‘Major participant’ in drugs trade granted anonymity order at Derry court
A court has heard claims that a man accused of supplying ecstasy, cocaine and ketamine is a “major participant” in the local drugs trade.
The defendant, who cannot be named after District Judge Barney McElholm granted an anonymity order, is charged with being concerned in supply of class A drugs and possession of mephedrone on February 19.
He is further charged with possessing false driving licences and apparatus to make false identification documents on the same date.
The application for anonymity was made on the basis of a “perceived threat from certain criminal groups” .
Granting the order Judge McElholm said “That threat is still very much to the fore. Nothing I have heard has diminished the serious nature of that threat”.
Derry Magistrates Court heard allegations that police searched the man’s home under the Misuse of Drugs Act and seized numerous items including mobile phones, computers and a small quantity of suspected mephedrone.
An officer claimed that one of the mobile phones which has been in use since January was analysed and 2,000 text messages were found on it. She alleged that 60 per cent of these messages were related to drugs including ecstasy, speed, cannabis, cocaine and ketamine.
The court heard further claims that a substantial amount of money was also mentioned in the messages.
During the search the court heard that police also discovered false driving licences, which currently sell for between £50 and £150, and equipment to make them.
She told the court that during police interview the accused made no comment to the drugs offences but admitted the false ID documents.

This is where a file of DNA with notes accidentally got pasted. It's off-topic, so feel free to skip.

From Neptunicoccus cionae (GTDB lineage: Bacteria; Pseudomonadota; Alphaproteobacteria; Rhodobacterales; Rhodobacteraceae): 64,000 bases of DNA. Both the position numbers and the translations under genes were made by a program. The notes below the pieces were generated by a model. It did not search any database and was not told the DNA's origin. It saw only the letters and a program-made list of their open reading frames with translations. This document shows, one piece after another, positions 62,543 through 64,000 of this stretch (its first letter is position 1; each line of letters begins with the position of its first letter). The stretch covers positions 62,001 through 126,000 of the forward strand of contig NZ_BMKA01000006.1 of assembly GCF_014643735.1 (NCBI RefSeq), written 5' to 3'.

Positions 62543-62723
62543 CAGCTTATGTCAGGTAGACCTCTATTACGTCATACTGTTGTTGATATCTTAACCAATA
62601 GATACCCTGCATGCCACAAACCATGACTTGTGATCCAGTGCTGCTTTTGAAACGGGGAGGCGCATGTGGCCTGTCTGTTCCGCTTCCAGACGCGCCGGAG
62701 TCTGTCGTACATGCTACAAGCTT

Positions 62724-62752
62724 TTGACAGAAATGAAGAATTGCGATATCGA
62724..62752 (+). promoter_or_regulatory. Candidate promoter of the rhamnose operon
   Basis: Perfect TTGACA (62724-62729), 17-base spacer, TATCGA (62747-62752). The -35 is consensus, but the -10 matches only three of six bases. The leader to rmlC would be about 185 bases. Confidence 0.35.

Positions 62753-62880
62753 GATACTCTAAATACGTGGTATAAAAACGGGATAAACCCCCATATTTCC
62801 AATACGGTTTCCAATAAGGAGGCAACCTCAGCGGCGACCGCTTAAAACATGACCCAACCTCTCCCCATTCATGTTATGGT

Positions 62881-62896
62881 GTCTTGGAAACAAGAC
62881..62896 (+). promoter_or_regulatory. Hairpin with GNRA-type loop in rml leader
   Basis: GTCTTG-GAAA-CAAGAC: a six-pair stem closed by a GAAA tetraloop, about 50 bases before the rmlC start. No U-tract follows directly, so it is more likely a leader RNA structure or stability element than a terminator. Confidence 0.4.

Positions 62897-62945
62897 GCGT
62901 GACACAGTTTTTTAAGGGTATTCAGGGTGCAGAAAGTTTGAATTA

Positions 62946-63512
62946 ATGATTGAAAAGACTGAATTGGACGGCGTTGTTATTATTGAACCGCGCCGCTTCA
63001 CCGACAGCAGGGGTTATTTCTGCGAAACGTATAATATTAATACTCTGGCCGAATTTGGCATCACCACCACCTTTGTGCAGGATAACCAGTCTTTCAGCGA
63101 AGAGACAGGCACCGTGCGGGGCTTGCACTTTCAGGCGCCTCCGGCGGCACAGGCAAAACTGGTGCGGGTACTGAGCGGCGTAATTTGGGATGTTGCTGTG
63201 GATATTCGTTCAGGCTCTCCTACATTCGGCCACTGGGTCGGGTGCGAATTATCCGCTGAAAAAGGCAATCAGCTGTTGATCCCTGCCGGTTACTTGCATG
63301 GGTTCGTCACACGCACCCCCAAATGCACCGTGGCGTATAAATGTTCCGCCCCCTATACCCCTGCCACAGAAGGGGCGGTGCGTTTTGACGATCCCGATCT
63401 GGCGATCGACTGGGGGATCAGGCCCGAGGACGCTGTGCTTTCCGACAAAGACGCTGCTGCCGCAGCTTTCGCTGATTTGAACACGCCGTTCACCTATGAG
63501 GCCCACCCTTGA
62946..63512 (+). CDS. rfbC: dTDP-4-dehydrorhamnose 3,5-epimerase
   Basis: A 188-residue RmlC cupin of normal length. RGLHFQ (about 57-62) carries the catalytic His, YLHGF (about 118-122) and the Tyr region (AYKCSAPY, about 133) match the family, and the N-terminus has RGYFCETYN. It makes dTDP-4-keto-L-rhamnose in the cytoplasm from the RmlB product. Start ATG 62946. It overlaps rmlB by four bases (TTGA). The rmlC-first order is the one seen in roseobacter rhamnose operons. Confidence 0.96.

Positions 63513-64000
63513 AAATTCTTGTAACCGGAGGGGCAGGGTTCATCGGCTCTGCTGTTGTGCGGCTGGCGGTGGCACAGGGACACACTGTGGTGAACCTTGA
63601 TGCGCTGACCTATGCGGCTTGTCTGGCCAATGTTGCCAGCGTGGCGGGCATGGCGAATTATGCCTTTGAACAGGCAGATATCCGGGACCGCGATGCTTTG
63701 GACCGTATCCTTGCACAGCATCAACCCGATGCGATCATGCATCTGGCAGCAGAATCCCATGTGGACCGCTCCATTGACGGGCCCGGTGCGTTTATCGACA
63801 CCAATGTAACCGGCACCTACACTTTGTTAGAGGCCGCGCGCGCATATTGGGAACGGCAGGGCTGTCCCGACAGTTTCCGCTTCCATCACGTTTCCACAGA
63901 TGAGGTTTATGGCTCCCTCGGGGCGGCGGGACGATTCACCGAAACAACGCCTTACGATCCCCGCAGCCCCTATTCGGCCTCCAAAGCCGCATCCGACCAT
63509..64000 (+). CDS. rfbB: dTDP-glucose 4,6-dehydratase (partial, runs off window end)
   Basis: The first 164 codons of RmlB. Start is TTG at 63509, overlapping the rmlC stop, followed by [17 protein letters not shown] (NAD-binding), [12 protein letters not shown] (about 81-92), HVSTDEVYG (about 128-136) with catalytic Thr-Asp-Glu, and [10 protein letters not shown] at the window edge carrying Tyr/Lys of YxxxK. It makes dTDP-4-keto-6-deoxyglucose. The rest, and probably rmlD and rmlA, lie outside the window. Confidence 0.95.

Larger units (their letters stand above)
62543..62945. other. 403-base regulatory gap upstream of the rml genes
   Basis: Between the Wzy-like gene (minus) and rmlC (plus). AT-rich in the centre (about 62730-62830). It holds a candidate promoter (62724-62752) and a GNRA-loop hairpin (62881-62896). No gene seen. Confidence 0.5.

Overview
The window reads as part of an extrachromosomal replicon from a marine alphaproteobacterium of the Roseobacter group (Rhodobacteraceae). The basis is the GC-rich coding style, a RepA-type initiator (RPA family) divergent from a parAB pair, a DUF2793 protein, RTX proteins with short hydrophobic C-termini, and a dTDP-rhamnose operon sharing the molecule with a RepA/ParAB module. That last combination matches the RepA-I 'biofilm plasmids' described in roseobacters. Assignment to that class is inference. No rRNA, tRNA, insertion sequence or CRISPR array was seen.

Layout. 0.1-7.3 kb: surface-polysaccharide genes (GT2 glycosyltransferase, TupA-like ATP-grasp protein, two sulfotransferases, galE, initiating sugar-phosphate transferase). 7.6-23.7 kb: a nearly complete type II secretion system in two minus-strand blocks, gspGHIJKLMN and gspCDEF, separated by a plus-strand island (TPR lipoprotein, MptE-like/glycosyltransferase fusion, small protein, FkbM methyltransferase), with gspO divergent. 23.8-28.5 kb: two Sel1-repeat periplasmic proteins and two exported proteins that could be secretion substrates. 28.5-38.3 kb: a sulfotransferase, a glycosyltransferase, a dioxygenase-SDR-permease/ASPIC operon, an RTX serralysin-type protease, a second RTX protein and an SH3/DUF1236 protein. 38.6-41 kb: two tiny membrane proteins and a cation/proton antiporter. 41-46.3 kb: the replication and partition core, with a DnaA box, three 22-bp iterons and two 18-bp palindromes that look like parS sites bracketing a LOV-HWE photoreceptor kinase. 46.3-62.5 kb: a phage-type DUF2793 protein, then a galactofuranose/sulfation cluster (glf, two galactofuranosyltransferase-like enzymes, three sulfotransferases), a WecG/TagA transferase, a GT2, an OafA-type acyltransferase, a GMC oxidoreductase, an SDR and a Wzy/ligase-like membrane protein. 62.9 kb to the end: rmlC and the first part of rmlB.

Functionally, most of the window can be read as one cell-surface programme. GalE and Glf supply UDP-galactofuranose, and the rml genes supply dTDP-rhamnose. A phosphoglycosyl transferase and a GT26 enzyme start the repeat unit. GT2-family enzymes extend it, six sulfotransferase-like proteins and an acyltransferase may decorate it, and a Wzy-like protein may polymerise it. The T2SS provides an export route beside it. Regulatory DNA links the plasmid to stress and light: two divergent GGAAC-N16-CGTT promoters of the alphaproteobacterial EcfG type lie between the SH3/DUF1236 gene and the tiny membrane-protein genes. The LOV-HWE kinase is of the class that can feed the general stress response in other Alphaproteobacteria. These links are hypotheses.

Opposing bail, the officer said police believe the man is a “major participant” in the drugs trade and may commit further offences or interfere with witnesses or potential suspects.
She added that drugs currently in supply have “extreme side affects” and are causing young people to be hospitalised.
The officer accepted that the accused doesn’t have any drug convictions, however she said such people were being used to supply drugs in the city to avoid police detection.
Defence solicitor Keith Kyle applied for his client to be released on bail, stating he could spend up to a year on remand before the case is ready for hearing.
Refusing bail, District Judge Barney McElholm said the “supply of drugs within the city is an ever increasing problem. This young man is clearly involved in different types of criminal activity”.
He said he could think of no conditions the court could impose that would alleviate police concerns.
The man was remanded in custody and will appear in court again via videolink at a later date.
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Thursday 23 May 2013
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